Monday, 31 January 2011

Enough already

Photo © Issandr El Amrani, blogging at The Arabist, via Twitpic/The Lede.

Mubarak sticks, but money walks. Also here and here.

Friday at the White House there were “groans, shaking of heads,” as Mubarak failed to pack his bags, and today the White House prepares for life after Mubarak.

Live blogging today: EA WorldView, BBC News, The New York Times, The Guardian.

LabourStart Egypt page, via ModernityBlog.

Background from Abu Muqawama guest blogger Londonstani: Mubarak and me.

Marko Attila Hoare writes:
Rather than being paralysed by fear, we should anticipate what the democratic transformation in Egypt could mean. It could mean that a regime that has been generating Islamist terrorism will be replaced by one that will act as a catalyst for democratic transformation throughout the Arab world and the Middle East. It could mean a decisive shift in the balance between democracy and dictatorship within the Muslim world globally. Of course, this is not pre-ordained, and things could go very badly wrong in Egypt. But let us in the West keep our eyes on the prize, and do everything we can to assist our Egyptian sisters and brothers in their struggle against tyranny. Obama and Cameron should begin by telling Mubarak that it’s time to go.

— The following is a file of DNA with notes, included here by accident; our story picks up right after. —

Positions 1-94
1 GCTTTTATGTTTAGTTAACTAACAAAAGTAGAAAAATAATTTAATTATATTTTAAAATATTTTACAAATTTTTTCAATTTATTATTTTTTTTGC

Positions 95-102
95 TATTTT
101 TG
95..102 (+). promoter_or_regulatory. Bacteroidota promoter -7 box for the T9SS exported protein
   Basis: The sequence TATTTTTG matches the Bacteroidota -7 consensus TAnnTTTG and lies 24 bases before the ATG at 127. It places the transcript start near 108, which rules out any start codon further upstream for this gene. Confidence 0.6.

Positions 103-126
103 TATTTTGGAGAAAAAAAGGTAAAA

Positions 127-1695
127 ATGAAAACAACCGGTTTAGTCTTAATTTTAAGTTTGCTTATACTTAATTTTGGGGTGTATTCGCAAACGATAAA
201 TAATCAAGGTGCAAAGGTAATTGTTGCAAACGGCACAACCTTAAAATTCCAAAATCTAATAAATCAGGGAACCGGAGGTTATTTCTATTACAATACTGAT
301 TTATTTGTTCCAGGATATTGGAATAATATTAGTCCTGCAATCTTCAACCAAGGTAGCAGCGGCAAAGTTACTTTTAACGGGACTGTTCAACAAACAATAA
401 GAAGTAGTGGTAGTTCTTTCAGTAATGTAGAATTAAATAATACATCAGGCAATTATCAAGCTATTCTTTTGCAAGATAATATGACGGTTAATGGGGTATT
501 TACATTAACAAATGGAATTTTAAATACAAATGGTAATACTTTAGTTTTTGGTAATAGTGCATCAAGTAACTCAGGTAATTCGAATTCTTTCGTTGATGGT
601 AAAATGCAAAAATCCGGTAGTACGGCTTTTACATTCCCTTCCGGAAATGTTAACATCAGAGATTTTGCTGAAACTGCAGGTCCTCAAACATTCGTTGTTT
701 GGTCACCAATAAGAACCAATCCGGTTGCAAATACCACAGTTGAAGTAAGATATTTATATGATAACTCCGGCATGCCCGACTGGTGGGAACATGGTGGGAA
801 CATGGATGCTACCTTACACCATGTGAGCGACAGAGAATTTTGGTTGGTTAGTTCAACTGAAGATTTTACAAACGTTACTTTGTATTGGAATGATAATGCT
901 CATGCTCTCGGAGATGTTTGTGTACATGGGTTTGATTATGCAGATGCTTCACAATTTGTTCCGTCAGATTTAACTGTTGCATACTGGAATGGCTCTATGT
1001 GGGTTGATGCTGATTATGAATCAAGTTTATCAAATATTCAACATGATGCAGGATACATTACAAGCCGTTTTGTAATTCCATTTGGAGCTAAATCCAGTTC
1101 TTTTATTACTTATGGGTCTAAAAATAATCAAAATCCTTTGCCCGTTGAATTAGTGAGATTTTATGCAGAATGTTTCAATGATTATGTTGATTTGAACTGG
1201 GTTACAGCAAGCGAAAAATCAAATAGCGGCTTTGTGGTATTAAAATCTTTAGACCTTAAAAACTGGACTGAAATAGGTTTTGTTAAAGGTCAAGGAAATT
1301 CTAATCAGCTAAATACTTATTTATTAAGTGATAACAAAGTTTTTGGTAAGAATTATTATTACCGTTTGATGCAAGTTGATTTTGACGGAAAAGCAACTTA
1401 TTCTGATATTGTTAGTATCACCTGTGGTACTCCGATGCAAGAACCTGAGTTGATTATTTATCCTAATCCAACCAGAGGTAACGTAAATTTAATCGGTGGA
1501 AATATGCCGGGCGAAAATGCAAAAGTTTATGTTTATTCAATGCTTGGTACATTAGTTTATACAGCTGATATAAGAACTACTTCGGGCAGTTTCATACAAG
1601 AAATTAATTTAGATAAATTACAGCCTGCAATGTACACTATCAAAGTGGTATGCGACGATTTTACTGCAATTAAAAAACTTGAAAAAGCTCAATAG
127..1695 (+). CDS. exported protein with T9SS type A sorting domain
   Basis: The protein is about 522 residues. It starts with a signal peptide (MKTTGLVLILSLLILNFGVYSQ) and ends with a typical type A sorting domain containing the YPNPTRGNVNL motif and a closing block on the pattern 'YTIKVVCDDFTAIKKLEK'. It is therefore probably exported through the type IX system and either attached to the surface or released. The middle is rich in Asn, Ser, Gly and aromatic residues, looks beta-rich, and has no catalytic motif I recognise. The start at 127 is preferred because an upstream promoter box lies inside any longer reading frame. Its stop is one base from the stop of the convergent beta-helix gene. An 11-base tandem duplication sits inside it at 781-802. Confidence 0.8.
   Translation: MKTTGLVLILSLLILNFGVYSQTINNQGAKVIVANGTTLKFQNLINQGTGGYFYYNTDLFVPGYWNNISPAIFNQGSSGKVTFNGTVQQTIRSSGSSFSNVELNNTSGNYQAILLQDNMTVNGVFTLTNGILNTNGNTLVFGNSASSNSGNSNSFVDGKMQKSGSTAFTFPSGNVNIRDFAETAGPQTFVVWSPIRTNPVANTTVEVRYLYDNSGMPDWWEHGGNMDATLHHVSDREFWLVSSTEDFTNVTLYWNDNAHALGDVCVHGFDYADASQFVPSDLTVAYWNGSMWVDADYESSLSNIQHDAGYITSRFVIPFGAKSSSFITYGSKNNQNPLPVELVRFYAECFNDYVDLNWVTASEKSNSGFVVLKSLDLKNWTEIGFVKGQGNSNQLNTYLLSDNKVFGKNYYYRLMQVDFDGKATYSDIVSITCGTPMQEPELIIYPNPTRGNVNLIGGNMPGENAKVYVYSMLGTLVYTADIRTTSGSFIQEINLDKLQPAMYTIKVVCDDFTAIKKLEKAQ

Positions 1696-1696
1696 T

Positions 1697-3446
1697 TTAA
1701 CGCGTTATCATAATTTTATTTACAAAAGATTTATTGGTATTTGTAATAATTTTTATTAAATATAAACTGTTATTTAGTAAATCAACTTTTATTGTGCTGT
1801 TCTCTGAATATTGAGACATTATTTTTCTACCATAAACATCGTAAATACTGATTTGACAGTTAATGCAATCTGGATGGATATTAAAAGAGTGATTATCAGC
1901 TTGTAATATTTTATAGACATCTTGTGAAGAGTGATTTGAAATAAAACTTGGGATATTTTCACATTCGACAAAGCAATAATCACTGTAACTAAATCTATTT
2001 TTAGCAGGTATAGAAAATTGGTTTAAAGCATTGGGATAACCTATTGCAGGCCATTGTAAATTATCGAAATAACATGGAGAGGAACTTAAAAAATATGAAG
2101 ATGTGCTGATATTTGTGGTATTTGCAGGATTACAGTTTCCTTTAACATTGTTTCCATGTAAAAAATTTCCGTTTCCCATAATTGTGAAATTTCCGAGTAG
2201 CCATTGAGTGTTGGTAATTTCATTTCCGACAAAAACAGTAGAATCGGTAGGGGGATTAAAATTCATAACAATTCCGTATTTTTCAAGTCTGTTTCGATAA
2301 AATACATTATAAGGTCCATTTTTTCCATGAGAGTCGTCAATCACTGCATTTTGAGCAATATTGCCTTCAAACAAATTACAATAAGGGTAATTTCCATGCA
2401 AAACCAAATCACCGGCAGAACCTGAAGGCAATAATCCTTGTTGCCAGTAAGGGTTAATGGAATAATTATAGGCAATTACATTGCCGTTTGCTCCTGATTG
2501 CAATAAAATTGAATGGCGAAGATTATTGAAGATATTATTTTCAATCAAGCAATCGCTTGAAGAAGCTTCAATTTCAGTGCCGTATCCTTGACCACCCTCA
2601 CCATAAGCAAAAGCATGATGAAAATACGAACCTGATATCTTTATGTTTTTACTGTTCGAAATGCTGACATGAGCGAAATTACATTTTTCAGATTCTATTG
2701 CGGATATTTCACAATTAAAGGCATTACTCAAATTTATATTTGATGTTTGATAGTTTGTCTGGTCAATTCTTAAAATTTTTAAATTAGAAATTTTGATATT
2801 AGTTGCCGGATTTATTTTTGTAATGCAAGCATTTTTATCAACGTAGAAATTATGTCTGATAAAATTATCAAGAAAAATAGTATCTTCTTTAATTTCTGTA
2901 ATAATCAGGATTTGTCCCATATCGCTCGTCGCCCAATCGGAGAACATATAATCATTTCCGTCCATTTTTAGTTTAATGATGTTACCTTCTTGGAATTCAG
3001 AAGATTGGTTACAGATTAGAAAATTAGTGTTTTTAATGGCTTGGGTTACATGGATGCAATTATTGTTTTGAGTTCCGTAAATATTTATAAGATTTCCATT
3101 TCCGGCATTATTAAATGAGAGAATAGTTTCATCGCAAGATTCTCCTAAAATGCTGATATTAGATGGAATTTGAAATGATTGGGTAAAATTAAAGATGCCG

Talk from some quarters of “orderly change” begins to sound like Thatcher in 1989: